A cheat sheet for first time buyers and tenants of historic commercial real estate buildings.
Let’s face it—owning or leasing commercial space in a strip mall is very different than leasing in a vibrant downtown area with impressive historic DNA. Whether it’s downtown Frederick, New Orleans or Savannah, the charm of owning a commercial building or operating a business in quaint downtown districts is difficult to resist.
But don’t let that charm blind you. There are many important items to consider before closing that deal. Here’s what you need to know about acquiring commercial real estate in a historic district.
Who are the People in Your Neighborhood?
What business types surround your potential building or store? Are you a high-end home décor boutique surrounded by hip but grungy record shops? Are there vacant spaces or buildings nearby? Do they look kept up or neglected? Are there people loitering in the middle of the day? Look at the area with a critical eye, and lean on your broker’s local knowledge—he or she might be able to point out challenges that are not easily seen.
Get to know the other shop owners or tenants or fellow building owners in the immediate area. Finding the right building to buy or space to lease is not just about charm and bricks and mortar. It’s also about people—your customer base, folks who live downtown and fellow property and business owners—who will ultimately help or thwart your ability to grow your business or sell your property for the right return.
Maybe you are not from the area where you want to buy a property or lease a store or office space. You arrive on a Friday evening to find the street hopping with locals and tourists. “Wow,” you think, “this is just perfect.” You tour properties with your broker and head out of town.
But on weekday afternoons, tumbleweeds roll through the heart of downtown.
Before you buy or lease, ask your broker how the city promotes its downtown area. Does the city have a robust promotional infrastructure? What does the website look like? What special programs or events happen throughout the year?
Connect with other owners or small businesses to get a sense of how things work in town. Smaller urban areas can be quirky good and quirky bad, and the strength of promotional and marketing organizations is a key source of lead generation for selling a building or having a thriving small business.
Downtown Frederick, Maryland is a great example of a small urban downtown that gets it. The First Saturday program, Alive @ 5, movies on the creek, art and craft beer festivals…Frederick has a robust year-round calendar of promotional events that draw locals and tourists alike to shops, restaurants, and entertainment offered in the historic district.
Terrific organizations like the Downtown Frederick Partnership are what you want to look for when vetting a downtown area’s marketing chops.
Know Your Code
You’ve found that perfect building or office space in the heart of a bustling historic downtown. You love the quirky architecture and brick facade. The interior space needs some work, but its charm factor is through the roof. With a few tweaks to the exterior and a knocked down wall, it is the perfect building to buy or office space to lease.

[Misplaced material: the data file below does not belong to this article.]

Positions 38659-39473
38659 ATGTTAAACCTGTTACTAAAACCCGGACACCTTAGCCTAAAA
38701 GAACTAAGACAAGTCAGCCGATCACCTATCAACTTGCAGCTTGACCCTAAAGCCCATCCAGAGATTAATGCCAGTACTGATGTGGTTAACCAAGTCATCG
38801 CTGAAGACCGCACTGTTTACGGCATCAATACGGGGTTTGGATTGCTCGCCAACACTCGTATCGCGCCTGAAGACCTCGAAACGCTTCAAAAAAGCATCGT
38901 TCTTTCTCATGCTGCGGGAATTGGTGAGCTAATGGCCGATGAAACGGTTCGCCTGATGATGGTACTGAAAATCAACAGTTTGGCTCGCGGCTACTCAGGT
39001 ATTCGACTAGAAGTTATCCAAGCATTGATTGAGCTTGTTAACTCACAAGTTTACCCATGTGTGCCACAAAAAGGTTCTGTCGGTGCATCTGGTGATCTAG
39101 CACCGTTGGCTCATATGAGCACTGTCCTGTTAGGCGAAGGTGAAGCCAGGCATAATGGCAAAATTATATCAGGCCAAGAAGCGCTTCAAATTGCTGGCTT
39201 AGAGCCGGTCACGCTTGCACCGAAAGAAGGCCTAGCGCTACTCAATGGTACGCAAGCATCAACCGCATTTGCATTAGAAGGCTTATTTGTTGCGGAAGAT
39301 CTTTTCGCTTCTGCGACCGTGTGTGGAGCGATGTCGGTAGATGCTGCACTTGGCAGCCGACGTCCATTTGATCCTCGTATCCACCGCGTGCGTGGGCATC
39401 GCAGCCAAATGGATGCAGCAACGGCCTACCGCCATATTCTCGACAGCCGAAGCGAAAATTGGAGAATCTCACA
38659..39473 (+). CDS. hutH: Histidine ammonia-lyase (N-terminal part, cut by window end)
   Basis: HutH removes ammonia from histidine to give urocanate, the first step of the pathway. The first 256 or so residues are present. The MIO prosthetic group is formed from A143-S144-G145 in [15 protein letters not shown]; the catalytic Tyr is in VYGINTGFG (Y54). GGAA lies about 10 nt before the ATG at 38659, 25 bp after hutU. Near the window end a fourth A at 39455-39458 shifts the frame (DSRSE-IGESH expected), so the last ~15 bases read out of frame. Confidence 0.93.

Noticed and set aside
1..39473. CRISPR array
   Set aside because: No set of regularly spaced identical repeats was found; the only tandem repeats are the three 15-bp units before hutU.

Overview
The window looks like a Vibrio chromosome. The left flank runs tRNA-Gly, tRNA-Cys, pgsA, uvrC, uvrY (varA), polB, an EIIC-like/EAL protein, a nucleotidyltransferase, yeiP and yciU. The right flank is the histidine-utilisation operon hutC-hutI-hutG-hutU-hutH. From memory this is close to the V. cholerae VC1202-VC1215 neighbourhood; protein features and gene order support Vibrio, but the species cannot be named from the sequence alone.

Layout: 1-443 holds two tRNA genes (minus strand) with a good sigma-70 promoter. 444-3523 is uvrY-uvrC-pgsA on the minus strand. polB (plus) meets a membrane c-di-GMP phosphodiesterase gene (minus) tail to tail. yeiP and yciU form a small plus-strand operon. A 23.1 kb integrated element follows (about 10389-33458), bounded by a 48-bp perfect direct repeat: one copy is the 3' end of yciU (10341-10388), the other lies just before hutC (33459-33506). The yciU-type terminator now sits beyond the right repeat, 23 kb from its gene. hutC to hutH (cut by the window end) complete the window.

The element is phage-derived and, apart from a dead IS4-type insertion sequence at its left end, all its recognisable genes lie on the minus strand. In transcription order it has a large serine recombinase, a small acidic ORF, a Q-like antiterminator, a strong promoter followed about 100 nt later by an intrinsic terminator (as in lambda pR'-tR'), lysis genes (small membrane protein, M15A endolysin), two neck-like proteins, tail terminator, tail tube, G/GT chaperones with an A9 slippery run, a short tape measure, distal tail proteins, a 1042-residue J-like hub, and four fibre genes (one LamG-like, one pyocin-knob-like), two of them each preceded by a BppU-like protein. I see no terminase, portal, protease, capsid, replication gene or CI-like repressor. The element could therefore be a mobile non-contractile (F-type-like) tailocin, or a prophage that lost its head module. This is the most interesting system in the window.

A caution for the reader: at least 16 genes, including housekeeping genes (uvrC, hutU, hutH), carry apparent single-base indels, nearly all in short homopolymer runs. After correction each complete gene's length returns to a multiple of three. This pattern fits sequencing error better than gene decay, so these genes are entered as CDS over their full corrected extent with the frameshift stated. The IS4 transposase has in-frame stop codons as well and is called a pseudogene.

Wait!!! Don’t buy that building or sign that lease. Before you do, know your code.
You should do your own research, but it is always best to have a local broker by your side who has “been there and done that.”
Historic districts stay historic for a reason. They are preserved, protected and managed by the local historic society. Buying or leasing in a historic district has wonderful benefits, but it also has its share of hurdles.
Everything from the size of the sign you are allowed to put up to the color of the doors to keeping historically significant architecture visible could fall within the purview of the historic society. And that’s not mentioning the complexities and idiosyncrasies of adhering to building codes, when renovating older buildings.
Want to get rid of that drop ceiling and expose the beams of an old row house to lend charm to your clothing boutique? Be prepared to add up to $100,000 in renovation costs, if your building isn’t up to fire code.
Check out Frederick’s historic preservation guidelines to get a sense of what we’re talking about.
Every historic district is different. Every overseeing historic society is as well. You need to harness the expertise of people who know the community to help you avoid pitfalls (both time and money lost), during the process of making the building or space your own.
Cliff’s notes version of this blog:
- Get help early on from a commercial real estate expert
- Think beyond your emotions and rationally analyze a potential location
- Get to know the people who operate in the historic district—property value is about people as much as it is about charm
- Dig deeper to find a historic downtown that knows how to promote itself locally and regionally
- Know your historic preservation and city codes
Want to know more about downtown Frederick commercial properties? Contact us and we can chat.